Hot flashes are an interesting sensation - one I anticipate will be annoying at inopportune times. But I can handle it. The surgery and all its side effects are certainly better than letting the cancer run rampant in my abdomen.

It's all good.

Your hot friend,

Saturday, June 27, 2009

I wonder

I know it's only been 10 days since my abdomen was subjected to the scalpel, but I wonder how long it will take before I feel semi-normal. My wound is healing nicely and I get the staples removed on Tuesday. I know I'm going to have one doozy of a scar, but c'est la vie.

I know the doctor ripped through my stomach muscles so my arms and legs get a good workout every time I something. But when will I feel comfortable lying in bed again? When will it not be a coordinated series of movements to get into bed? Sitting isn't too bad, as long as it's the right kind of chair. But I reposition my sore butt a lot.

My gut doesn't like me too much right now either. It hasn't felt right since the surgery. Of course, it's been subjected to ingesting pain and anti-nausea medication, as well as stool softeners and laxatives. Then my internal organs suffered the indignity of an open cavity, with doctors touching them.

For such a big organ, the bowel is really a big baby. It acts up at the slightest provocation - spicy food, too much alcohol, too much grease, not enough fibre, etc. Mine's reacted to recent events by swinging from one extreme reaction to the other.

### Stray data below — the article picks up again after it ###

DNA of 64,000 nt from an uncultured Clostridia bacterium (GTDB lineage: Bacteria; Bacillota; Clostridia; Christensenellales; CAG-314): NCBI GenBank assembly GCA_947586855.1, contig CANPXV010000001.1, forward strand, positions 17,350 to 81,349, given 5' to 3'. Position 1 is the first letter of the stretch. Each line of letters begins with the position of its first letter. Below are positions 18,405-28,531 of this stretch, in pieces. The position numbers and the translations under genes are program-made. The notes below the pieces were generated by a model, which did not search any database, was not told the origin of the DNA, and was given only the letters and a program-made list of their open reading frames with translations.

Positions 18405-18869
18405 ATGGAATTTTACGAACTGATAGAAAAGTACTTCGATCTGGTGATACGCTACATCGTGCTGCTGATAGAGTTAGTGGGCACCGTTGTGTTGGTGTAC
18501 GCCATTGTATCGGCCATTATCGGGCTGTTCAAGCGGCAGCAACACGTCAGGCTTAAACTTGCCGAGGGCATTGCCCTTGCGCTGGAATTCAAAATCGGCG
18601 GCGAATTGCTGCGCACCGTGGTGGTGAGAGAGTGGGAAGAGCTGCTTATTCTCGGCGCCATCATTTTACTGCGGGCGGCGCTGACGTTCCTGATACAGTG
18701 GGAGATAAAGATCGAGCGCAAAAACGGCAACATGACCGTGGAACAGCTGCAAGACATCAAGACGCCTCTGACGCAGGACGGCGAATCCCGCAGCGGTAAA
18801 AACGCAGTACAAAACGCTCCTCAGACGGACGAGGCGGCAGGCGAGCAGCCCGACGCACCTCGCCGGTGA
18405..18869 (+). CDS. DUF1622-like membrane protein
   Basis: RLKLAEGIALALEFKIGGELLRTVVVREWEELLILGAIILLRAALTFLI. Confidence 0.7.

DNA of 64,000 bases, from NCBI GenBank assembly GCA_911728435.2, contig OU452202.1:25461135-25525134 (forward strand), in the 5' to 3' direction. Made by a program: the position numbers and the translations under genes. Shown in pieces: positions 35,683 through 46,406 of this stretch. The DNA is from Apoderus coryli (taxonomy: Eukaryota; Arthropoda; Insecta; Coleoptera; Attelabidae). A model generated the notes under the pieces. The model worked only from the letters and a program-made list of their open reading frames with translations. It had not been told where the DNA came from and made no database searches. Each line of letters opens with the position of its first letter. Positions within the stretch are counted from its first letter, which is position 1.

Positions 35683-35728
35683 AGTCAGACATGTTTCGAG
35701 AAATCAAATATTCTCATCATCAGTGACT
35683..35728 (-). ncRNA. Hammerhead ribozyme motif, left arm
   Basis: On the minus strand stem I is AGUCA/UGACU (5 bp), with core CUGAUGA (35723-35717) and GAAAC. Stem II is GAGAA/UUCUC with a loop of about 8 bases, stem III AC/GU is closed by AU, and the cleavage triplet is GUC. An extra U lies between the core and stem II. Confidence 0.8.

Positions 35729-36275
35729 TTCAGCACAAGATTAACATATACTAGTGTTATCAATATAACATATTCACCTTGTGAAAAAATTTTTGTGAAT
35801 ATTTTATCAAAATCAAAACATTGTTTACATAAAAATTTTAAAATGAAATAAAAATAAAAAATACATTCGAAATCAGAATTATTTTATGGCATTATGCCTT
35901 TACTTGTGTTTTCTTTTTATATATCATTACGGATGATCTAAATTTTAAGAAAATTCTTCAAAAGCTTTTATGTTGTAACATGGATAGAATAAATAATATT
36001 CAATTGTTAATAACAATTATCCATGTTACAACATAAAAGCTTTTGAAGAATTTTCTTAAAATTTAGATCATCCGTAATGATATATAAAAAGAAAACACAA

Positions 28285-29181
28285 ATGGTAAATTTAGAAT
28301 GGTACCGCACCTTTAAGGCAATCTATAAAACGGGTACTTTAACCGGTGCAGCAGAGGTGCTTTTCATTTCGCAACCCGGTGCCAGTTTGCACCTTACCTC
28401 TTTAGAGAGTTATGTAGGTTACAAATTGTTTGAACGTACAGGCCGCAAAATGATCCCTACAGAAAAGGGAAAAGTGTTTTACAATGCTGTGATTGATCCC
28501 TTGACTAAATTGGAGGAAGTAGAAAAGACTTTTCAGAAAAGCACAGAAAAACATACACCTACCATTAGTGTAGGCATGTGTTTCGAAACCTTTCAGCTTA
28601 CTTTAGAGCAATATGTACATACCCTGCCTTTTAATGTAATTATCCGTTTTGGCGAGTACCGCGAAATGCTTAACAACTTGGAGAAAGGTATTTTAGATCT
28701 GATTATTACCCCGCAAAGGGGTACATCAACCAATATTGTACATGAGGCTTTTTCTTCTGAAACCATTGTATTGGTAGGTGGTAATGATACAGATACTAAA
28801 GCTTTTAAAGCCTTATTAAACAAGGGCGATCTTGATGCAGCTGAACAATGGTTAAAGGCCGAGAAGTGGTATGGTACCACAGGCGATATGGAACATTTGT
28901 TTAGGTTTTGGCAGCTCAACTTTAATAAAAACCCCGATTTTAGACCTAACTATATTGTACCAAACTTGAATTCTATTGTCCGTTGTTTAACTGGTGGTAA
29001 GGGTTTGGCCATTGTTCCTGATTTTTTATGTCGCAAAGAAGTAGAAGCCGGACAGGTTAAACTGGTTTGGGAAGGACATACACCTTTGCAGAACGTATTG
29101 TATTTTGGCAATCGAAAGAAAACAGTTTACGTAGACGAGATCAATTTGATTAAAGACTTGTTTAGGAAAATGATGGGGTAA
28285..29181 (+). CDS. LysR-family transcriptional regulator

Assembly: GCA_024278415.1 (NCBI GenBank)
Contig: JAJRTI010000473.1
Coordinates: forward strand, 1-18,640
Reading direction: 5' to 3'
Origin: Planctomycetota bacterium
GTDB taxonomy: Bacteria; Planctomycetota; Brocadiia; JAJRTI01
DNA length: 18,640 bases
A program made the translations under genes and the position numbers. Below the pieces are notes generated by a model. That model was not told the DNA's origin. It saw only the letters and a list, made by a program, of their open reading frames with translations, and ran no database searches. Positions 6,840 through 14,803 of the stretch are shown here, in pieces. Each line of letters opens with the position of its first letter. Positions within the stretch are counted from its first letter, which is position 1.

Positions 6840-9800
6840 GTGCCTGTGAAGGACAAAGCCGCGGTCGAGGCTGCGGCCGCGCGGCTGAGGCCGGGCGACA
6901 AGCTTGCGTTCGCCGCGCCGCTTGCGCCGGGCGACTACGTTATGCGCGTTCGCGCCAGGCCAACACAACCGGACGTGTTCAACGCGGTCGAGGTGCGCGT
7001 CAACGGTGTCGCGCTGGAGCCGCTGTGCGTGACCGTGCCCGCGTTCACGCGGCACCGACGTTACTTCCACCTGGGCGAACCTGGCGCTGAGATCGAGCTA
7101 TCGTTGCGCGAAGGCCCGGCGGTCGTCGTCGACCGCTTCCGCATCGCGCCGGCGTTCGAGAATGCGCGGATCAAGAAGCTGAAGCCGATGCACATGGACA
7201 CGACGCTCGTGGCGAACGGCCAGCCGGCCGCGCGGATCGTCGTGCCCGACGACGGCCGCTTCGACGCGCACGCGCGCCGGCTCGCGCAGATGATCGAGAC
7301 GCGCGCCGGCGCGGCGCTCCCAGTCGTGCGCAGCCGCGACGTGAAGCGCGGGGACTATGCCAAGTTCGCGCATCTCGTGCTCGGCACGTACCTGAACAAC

I know it hasn't been long since my surgery and today I feel better than yesterday, but still I wonder how long it will be. I will try to be gentle to my body today and give it good food to help it recover. And I remind myself of my mantra of one day at a time.

Enjoy your sunny Saturday.

Friday, June 26, 2009

The gift of life

I've donated blood for years. I figured if I could, I should. It didn't take much time and effort, and I knew others benefited from my small gesture of altruism.

It hit me this morning (yes, delayed reaction) that I received blood last week to raise my hemoglobin level and prepare me for my next round of chemotherapy. The transfusion restored my energy level and eliminated a pounding headache.

My hemoglobin level was only 75 and I need at least a 95 to proceed with chemotherapy. While our bodies restore it naturally, mine wouldn't have done so in time. So the blood was necessary so I can get the cancer-killing treatment next Friday.

It's different being on the receiving end of a donation. I'm thankful someone took the time to donate blood. While I can never donate again, I thank all those who make the effort to give the gift of life.


Thursday, June 25, 2009

Impatient and stubborn

I'm aware of many of my faults. Impatience and stubborness are two of my big ones, and they're rearing their ugly heads as I recover from surgery.

Yes, I know it's only been one week. I understand the doc cut through several layers, removed numerous organs, prodded at those that remain and then closed me back up again. I comprehend it was major surgery from which it takes a long time to recover.

But I'm impatient.

I want to be able to reassemble my house from the painting extravaganza. But I can't lift the boxes. Later today, I'll try to put a few things away, but I'll have to ask Michael's to place the box in the right location or carry one or two items at a time. Not an easy task for an impatient person.

I find it hard to rely on others when I've been perfectly capable of doing a task for so many years. So I don't ask for help (that's the nasty stubborn trait) only to discover I can't do it or it hurts when I do.

To compound the problem, Michael is impatient too. He feels everything should be done NOW! He should be getting the house back in order, cutting the grass, wedding the gardens, planting the vegetable garden, etc.

The blessing is that I've learned to let more go than I could in the past. I gently said yesterday, does it really matter? Yes, it raises both our blood pressure a little bit, but no, it doesn't really matter and we have to let it go a little more. We need to relax and simply spend time together.